From the earliest period of man to the stone age and beyond, humanity, even in its crudest form, has always had the capacity to innovate and improve its environment.
Across the globe, emerging technologies continue to affect day-to-day activities, from the way people communicate to the way organisations carry out their activities.
With this trend, it’s safe to project that digital technology will further transform the working environment in the next ten years.
Before I discuss how new technology is reshaping the future of work and its implications for the current workforce, let’s travel down memory lane.
The year is 1760 and Britain hovered on the brink of a major revolution. This period (circa 1760-1830), later described as the first industrial revolution, saw the transitioning of the British society from an agrarian and craft-focused economy to one of industry and mechanised production.
Although the movement began in England, it soon spread to other parts of Europe bringing in its wake technological, socio-economic, and cultural shifts in the ways of doing things.
By the late 19th to early 20th centuries, there were rapid advances in the steel, electric and automobile industries.
In addition, innovative developments in communication, transportation and banking signalled that the world had entered into another phase- the second industrial revolution also referred to as the American Industrial Revolution.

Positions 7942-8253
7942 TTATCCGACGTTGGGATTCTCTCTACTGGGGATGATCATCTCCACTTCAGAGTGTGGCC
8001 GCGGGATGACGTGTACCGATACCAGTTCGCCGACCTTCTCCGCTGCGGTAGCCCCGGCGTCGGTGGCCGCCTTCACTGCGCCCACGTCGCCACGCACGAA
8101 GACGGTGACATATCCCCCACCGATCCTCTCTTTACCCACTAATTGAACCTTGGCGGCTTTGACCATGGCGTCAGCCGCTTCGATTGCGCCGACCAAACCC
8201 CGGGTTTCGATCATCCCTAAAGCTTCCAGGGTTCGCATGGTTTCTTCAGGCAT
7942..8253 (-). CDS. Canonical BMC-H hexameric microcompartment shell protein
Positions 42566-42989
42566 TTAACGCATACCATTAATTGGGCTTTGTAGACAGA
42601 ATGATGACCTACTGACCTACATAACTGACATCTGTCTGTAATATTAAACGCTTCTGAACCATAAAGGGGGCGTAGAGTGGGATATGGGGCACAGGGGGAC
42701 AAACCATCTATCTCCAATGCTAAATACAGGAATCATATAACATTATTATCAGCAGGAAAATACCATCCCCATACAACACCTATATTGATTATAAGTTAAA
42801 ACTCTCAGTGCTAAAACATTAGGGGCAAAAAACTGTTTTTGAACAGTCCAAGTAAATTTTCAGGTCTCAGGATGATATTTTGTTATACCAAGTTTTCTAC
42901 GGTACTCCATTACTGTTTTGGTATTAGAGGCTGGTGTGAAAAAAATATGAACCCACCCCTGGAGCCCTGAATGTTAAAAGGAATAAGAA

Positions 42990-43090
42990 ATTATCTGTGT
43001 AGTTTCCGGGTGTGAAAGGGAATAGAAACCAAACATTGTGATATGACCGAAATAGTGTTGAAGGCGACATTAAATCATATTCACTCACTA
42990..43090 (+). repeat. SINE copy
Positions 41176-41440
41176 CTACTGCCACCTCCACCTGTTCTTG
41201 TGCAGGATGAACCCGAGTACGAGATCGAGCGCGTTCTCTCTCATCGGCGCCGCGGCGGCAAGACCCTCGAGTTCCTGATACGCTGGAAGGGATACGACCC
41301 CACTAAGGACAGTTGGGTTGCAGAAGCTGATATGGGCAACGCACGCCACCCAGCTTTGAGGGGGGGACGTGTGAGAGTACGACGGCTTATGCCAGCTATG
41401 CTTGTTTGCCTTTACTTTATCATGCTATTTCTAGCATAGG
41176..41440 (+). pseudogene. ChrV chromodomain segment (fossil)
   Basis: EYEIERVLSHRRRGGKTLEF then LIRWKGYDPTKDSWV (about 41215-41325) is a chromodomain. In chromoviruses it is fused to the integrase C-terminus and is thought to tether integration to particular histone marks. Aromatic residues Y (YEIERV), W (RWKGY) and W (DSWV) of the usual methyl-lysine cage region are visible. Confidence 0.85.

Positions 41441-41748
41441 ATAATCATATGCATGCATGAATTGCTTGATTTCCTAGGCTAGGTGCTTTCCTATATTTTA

With the advent of the third industrial revolution, the next phase of change became a matter of when.
4IR and the present realities
That the tech industry has become a fast-growing sector is incontrovertible. Swinging in the full force of the fourth industrial revolution, technology has altered the nature of work, working dynamics, and the concept of the workplace.
Is it surprising that great emphasis is placed on acquiring digital skills if employees want to stay relevant? I think not!
Before the COVID-19 pandemic, the future of work meant different things to different people. While some obsessively spread gloomy forecasts about robots stealing human jobs, a few others had no clue of the concept.
Fast forward to the present time, we are in the middle of a technological revolution of greater magnitude, scale, scope, and complexities than its predecessors.
Also, as you may have noticed, the pace of change appears to be faster than previous revolutions. In order to maintain relevance and remain competitive in any industry, you need to understand the impact of emerging technologies on the future of work.
However, going beyond mere knowledge, you must integrate these innovations strategically in your work to increase efficiencies, and improve your bottom line.
With trending technologies such as Artificial Intelligence (AI), Augmented Reality, Digital Space, Robotics, Virtual Reality, workplaces are undergoing transformation beyond what we can imagine.
From our collective experiences, the pandemic severely affected sectors with the highest overall physical proximity scores: medical care, personal care, on-site customer service; leisure and travel businesses were not spared either.
No doubt, the pervasive influence of more intelligent machines will disrupt labour markets. Let’s consider this disruption from two perspectives- the good and the bad.